Warm-season lawns in the winter and the Pines Garden Club of Fayetteville, NC

january-26-2009-fayetteville-076I have the happy job of speaking to garden clubs throughout the south.   This past Tuesday, I was fortunate to able to speak to the Pines Garden Club in Fayetteville, NC.  I had never been to Fayetteville before, but grew up in a military family, in the military town of  Norfolk, VA, so immediately I felt I would “know” the city, and I did.

I’ve never made a secret of loving to be with garden club ladies.  Their chatter is comforting and I think garden club food is yummy.  The warmth and hospitality of being invited into a host home to speak on a gardening topic is just down right fun and truly a cherry on the top of the many hat-wearing gardening jobs I do.   My trip to Fayetteville was no different.  Better actually.

These ladies made me feel so welcomed and said they loved my talk (no doubt, that was just their southern charm talking.)  They also arranged for me to see some gardens and treated me to lunch (thank you!)

WOW, it really doesn’t get any better than that.  We made a future date so I could return to see these and other gardens during their peak season, allowing me to shoot them for scouting purposes.  This way, if all works out,  more folks than me, will be able to enjoy a “visit” Fayetteville, if only via gardening magazines.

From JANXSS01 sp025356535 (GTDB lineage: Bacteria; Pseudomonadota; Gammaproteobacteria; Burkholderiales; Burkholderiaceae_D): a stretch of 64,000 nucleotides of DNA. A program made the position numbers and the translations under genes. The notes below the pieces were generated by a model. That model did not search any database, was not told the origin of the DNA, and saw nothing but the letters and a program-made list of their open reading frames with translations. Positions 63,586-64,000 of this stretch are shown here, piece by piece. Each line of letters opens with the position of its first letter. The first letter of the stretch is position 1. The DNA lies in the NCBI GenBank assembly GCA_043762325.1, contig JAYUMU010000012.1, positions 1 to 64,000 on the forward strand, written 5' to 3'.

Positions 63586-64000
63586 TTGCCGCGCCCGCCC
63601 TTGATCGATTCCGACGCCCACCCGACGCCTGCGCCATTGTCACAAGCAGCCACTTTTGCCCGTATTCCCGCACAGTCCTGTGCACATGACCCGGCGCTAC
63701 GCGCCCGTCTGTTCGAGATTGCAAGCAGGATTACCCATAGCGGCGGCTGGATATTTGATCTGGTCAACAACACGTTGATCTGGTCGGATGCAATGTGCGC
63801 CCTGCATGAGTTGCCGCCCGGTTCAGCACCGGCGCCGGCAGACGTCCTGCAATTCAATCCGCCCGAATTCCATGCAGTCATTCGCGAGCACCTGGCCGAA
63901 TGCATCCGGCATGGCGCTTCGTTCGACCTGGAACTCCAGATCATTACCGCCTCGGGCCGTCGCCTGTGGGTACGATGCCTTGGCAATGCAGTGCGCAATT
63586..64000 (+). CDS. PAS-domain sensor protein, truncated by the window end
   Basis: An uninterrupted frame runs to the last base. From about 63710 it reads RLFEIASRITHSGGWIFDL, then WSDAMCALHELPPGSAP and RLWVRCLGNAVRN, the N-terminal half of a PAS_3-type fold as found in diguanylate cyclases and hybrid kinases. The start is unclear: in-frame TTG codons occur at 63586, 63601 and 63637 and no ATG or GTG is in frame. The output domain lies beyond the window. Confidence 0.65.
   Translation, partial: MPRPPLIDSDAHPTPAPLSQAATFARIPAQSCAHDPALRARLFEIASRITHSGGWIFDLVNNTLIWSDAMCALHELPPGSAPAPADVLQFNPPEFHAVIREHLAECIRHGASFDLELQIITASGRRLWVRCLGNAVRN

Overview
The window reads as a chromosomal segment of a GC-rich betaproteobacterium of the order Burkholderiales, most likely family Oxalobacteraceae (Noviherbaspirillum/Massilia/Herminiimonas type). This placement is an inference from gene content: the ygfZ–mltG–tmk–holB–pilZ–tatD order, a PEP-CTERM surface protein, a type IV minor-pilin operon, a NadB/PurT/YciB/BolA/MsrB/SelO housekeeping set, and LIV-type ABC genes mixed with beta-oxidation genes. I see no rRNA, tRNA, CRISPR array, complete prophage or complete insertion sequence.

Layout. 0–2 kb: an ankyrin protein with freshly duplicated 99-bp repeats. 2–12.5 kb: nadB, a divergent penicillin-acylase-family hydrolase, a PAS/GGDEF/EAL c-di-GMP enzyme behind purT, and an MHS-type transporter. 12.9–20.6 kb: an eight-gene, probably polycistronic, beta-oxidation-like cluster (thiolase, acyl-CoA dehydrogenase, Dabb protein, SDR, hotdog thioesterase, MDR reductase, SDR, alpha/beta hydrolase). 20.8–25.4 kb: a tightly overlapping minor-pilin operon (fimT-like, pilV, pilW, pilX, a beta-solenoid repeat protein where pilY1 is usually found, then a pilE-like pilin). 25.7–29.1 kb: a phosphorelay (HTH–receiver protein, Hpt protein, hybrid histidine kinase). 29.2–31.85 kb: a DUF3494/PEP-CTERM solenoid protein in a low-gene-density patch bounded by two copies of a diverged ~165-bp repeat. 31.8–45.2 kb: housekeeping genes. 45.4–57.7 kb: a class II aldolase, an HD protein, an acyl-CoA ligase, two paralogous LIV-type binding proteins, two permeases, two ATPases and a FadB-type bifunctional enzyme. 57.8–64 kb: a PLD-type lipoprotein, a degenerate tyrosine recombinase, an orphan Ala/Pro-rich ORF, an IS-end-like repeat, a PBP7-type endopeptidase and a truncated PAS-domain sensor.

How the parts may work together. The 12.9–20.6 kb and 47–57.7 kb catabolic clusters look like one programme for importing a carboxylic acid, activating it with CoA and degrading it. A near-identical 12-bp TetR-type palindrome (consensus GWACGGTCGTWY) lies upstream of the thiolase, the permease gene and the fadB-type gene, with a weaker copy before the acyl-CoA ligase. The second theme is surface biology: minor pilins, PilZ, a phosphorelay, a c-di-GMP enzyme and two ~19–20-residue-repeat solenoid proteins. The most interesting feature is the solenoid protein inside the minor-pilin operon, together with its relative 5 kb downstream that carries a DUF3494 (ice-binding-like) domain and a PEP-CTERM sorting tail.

Today’s post is about one aspect of what I saw there; a perfect a follow-up of Tuesday’s post  Is this grass really greener?

There were many things about this beautiful city the struck me, but one in particular, was that the Fayetteville area was warm-season grass territory.

Fayetteville is zone 8; Raleigh is zone 7b.  What a difference a half a zone makes.  I’m told by the ladies at the garden club, Fayetteville is just too hot in the summer for fescue.

As a young women of 32 when I moved to Raleigh, I remember studying  a map of grasses best suited for our region.  There was a line drawn right through Raleigh.  Our area was referred to as a “transitional zone.”  To an optimists, this means both grasses do well here; to a pessimist, this means neither grass does well here.  Even so, year round, cool-season,  green grass became to transitional of choice.  Even to the extent when new developments are built and conveniences drawn, year-round green grass prevails and are mandated.  I know of no development that actually mandates warm seasoned grasses, but their might be one.  I can only assume this is not the case, or they would have been a popular news story during the drought on 2007.

Fayetteville’s grass choices were mainly zoysia, centipedegrass, and  Bermuda.  As such, yellow, straw-colored grasses were the norm – and they were BEAUTIFUL!



No doubt, these nice ladies thought I was nuts to go so ga-ga over their grass.  Rightfully so, everyone in town had winter dormant grass, it was the norm.  I looked at these lawns and realized they provided an interesting contrast to the green shrubs and trees.  But as they ladies pointed out, the warm seasoned grasses give them 4 seasons.  They know they are in winter.